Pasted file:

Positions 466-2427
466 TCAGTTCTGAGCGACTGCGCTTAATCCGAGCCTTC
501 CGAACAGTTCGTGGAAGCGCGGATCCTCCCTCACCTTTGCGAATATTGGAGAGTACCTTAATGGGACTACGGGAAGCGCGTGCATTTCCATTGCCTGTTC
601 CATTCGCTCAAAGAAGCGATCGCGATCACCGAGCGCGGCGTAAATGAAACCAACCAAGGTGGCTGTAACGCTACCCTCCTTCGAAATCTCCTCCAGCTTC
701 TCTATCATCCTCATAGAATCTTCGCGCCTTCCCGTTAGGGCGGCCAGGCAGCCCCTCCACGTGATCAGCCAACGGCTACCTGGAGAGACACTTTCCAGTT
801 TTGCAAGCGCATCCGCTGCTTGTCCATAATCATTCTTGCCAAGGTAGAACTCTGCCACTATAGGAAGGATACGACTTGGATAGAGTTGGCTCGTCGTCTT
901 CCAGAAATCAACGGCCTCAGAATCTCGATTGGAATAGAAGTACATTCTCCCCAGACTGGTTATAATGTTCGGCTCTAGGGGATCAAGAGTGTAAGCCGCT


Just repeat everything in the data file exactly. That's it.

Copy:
Positions 466-2427
466 TCAGTTCTGAGCGACTGCGCTTAATCCGAGCCTTC
501 CGAACAGTTCGTGGAAGCGCGGATCCTCCCTCACCTTTGCGAATATTGGAGAGTACCTTAATGGGACTACGGGAAGCGCGTGCATTTCCATTGCCTGTTC
601 CATTCGCTCAAAGAAGCGATCGCGATCACCGAGCGCGGCGTAAATGAAACCAACCAAGGTGGCTGTAACGCTACCCTCCTTCGAAATCTCCTCCAGCTTC
701 TCTATCATCCTCATAGAATCTTCGCGCCTTCCCGTTAGGGCGGCCAGGCAGCCCCTCCACGTGATCAGCCAACGGCTACCTGGAGAGACACTTTCCAGTT
801 TTGCAAGCGCATCCGCTGCTTGTCCATAATCATTCTTGCCAAGGTAGAACTCTGCCACTATAGGAAGGATACGACTTGGATAGAGTTGGCTCGTCGTCTT
901 CCAGAAATCAACGGCCTCAGAATCTCGATTGGAATAGAAGTACATTCTCCCCAGACTGGTTATAATGTTCGGCTCTAGGGGATCAAGAGTGTAAGCCGCT